Major impacts of climate change on deep-sea benthic ecosystems

TitleMajor impacts of climate change on deep-sea benthic ecosystems
Publication TypeJournal Article
Year of Publication2017
AuthorsSweetman, AK, Thurber, AR, Smith, CR, Levin, LA, Mora, C, Wei, C-L, Gooday, AJ, Jones, DOB, Rex, M, Yasuhara, M, Ingels, J, Ruhl, HA, Frieder, CA, Danovaro, R, Würzberg, L, Baco, A, Grupe, BM, Pasulka, A, Meyer, KS, Dunlop, KM, Henry, L-A, J. Roberts, M
Secondary AuthorsDeming, JW, Thomsen, L
JournalElementa: Science of the Anthropocene
Date Published02/2017
ISBN Number2325-1026


Major impacts of climate change on deep-sea benthic ecosystems 

In Special Collection:

 Ocean Science

Andrew K. Sweetman;


Andrew R. Thurber;


Craig R. Smith;


Lisa A. Levin;


Camilo Mora;


Chih-Lin Wei;


Andrew J. Gooday;


Daniel O. B. Jones;


Michael Rex;


Moriaki Yasuhara;


Jeroen Ingels;


Henry A. Ruhl;


Christina A. Frieder;


Roberto Danovaro;


Laura Würzberg;


Amy Baco;


Benjamin M. Grupe;


Alexis Pasulka;


Kirstin S. Meyer;


Katherine M. Dunlop;


Lea-Anne Henry;


J. Murray Roberts

Elementa: Science of the Anthropocene (2017) 5: 4.

Article history

The deep sea encompasses the largest ecosystems on Earth. Although poorly known, deep seafloor ecosystems provide services that are vitally important to the entire ocean and biosphere. Rising atmospheric greenhouse gases are bringing about significant changes in the environmental properties of the ocean realm in terms of water column oxygenation, temperature, pH and food supply, with concomitant impacts on deep-sea ecosystems. Projections suggest that abyssal (3000–6000 m) ocean temperatures could increase by 1°C over the next 84 years, while abyssal seafloor habitats under areas of deep-water formation may experience reductions in water column oxygen concentrations by as much as 0.03 mL L–1 by 2100. Bathyal depths (200–3000 m) worldwide will undergo the most significant reductions in pH in all oceans by the year 2100 (0.29 to 0.37 pH units). O2 concentrations will also decline in the bathyal NE Pacific and Southern Oceans, with losses up to 3.7% or more, especially at intermediate depths. Another important environmental parameter, the flux of particulate organic matter to the seafloor, is likely to decline significantly in most oceans, most notably in the abyssal and bathyal Indian Ocean where it is predicted to decrease by 40–55% by the end of the century. Unfortunately, how these major changes will affect deep-seafloor ecosystems is, in some cases, very poorly understood. In this paper, we provide a detailed overview of the impacts of these changing environmental parameters on deep-seafloor ecosystems that will most likely be seen by 2100 in continental margin, abyssal and polar settings. We also consider how these changes may combine with other anthropogenic stressors (e.g., fishing, mineral mining, oil and gas extraction) to further impact deep-seafloor ecosystems and discuss the possible societal implications.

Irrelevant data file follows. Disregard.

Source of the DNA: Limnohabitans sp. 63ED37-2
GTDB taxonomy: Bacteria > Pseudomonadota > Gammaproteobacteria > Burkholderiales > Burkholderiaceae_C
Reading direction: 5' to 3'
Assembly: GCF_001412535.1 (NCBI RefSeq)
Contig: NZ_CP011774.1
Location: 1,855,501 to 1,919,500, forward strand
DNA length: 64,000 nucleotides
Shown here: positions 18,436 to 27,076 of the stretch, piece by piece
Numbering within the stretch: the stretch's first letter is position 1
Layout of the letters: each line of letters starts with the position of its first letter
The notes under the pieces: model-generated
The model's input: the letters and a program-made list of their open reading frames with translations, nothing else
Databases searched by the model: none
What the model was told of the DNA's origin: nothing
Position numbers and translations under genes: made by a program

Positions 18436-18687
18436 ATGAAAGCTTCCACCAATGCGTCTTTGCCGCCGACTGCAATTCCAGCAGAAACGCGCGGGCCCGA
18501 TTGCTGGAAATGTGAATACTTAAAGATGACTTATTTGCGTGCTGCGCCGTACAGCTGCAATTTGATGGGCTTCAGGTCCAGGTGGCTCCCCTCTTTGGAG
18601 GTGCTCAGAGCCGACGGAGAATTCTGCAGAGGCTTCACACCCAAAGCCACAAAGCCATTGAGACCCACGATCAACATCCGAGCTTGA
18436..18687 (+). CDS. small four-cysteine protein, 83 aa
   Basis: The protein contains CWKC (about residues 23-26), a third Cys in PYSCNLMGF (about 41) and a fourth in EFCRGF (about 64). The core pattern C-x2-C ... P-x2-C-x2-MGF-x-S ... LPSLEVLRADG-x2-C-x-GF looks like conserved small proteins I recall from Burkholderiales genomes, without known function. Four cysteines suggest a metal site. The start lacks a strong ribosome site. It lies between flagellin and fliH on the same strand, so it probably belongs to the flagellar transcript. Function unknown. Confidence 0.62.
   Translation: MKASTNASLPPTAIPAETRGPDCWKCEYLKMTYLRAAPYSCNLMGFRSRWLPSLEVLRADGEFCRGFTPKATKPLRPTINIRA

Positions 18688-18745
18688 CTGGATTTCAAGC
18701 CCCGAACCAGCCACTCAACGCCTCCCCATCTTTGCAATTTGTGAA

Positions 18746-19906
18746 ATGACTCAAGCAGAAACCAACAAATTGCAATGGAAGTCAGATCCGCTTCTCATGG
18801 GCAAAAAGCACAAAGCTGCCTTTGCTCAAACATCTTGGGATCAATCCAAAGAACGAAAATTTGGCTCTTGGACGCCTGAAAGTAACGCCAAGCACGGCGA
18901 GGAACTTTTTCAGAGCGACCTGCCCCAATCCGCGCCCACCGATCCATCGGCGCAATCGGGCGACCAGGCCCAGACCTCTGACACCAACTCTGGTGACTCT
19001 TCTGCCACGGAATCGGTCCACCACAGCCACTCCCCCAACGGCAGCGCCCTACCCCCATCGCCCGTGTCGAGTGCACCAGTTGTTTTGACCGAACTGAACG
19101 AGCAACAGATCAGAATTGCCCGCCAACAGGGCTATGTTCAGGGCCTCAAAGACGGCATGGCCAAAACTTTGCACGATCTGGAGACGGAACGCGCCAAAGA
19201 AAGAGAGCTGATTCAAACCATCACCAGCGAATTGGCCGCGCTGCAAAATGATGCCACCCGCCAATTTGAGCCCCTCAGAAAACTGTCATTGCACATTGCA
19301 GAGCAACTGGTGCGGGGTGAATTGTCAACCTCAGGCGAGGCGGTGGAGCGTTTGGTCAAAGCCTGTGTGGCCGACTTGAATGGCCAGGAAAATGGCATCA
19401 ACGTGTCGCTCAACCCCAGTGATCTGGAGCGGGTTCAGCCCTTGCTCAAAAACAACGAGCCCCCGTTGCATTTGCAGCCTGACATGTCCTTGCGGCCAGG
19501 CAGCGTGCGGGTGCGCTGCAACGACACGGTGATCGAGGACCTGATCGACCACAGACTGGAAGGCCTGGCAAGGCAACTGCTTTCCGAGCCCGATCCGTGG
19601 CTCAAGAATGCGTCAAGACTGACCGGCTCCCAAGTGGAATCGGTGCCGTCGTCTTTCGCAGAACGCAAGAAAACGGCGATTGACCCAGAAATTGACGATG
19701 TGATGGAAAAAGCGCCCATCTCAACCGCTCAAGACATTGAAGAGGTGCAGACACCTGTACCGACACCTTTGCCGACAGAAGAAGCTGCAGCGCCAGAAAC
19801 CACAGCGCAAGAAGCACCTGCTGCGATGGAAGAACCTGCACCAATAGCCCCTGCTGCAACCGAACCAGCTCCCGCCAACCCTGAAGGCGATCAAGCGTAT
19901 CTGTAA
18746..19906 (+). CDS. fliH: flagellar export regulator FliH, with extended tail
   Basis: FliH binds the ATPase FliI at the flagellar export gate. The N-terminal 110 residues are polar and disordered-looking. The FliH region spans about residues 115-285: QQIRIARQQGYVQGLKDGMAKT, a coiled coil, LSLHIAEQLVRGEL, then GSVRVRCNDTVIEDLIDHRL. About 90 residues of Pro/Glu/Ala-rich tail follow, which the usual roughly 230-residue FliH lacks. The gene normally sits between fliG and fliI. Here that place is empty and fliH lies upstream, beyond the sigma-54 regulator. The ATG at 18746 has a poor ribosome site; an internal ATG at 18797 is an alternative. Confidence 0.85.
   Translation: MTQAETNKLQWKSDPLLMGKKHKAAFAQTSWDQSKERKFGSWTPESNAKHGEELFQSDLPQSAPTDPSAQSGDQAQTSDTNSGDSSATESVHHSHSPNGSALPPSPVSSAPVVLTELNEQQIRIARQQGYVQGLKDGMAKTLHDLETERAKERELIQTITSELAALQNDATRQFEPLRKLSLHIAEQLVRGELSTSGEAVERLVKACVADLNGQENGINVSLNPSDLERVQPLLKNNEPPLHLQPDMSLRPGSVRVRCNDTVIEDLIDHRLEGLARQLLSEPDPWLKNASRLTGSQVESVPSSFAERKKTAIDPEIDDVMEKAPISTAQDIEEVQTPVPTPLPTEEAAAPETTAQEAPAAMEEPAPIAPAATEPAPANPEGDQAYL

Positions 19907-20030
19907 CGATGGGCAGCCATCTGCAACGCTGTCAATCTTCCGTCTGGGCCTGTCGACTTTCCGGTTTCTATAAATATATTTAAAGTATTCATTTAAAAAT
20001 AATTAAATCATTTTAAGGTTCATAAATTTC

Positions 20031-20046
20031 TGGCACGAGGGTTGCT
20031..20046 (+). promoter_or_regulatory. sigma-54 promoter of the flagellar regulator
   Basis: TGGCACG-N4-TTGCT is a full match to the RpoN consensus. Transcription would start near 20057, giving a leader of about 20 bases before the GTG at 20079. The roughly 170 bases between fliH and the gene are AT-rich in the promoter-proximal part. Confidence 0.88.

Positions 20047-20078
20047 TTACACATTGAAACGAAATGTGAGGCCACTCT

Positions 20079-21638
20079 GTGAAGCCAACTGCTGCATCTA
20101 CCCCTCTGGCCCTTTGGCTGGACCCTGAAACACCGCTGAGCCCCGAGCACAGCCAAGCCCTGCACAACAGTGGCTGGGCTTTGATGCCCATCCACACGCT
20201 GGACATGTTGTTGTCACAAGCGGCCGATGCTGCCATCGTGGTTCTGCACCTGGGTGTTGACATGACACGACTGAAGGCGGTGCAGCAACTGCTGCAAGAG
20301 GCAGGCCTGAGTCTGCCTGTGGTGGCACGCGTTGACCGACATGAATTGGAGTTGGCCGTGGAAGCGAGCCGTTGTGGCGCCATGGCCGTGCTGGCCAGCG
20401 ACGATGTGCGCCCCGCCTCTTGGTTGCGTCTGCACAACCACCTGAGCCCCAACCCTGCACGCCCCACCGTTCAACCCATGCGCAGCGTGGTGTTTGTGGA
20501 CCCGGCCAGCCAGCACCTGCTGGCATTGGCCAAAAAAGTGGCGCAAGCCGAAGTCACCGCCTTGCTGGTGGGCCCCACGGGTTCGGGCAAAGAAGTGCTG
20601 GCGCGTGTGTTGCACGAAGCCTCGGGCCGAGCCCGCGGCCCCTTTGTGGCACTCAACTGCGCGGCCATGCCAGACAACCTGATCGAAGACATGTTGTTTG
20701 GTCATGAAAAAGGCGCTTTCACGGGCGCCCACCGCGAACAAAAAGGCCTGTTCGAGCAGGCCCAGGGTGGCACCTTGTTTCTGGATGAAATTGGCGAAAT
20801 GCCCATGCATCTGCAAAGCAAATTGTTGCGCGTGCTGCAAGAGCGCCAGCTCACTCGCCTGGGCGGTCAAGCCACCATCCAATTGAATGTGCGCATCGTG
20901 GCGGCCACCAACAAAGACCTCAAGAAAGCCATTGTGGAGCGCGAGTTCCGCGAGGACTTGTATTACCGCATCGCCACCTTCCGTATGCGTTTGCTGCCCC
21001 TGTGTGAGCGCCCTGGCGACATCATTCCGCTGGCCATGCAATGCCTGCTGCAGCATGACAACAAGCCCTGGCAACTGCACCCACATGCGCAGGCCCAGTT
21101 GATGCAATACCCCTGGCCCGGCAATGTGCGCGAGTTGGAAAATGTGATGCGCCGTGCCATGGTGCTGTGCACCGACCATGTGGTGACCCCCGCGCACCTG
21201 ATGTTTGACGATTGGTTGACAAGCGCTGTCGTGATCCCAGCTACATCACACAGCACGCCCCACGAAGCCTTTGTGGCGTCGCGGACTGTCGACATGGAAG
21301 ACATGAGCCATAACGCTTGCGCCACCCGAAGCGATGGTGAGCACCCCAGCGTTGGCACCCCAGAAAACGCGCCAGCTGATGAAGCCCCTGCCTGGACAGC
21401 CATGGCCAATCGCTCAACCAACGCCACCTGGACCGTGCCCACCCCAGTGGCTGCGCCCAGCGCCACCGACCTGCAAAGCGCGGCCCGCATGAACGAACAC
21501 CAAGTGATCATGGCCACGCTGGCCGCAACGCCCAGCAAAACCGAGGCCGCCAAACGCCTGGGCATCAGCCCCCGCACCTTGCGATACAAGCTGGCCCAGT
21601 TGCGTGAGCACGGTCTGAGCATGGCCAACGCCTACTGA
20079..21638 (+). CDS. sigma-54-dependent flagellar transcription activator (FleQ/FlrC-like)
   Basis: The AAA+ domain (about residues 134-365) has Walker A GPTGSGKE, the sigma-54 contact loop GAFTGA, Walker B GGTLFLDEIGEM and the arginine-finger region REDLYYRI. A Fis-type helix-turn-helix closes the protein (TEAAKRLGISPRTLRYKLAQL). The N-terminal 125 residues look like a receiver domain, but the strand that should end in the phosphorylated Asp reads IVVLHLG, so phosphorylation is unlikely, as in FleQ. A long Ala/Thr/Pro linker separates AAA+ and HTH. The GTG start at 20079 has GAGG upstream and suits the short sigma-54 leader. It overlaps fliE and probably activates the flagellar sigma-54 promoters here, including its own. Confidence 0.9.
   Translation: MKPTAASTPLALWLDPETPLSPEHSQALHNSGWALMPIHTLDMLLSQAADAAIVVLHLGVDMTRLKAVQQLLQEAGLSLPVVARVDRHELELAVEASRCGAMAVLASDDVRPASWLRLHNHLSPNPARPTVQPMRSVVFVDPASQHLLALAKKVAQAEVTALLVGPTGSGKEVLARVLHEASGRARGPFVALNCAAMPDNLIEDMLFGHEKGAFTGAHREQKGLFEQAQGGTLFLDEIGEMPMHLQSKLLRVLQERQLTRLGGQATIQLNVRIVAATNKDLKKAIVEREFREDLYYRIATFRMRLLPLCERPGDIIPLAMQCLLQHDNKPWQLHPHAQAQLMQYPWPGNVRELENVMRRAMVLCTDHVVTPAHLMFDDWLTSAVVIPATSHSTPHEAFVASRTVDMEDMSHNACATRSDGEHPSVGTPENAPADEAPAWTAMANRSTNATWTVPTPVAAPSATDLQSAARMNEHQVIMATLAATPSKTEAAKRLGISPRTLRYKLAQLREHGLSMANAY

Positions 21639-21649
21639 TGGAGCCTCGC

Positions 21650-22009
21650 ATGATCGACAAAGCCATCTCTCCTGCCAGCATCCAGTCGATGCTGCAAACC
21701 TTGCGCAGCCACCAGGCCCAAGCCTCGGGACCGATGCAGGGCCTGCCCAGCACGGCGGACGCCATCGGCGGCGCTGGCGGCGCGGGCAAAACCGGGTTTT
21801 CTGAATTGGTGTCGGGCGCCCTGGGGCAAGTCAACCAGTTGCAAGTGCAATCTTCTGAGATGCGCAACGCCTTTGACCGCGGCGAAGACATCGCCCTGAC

Short TitleElementa: Science of the Anthropocene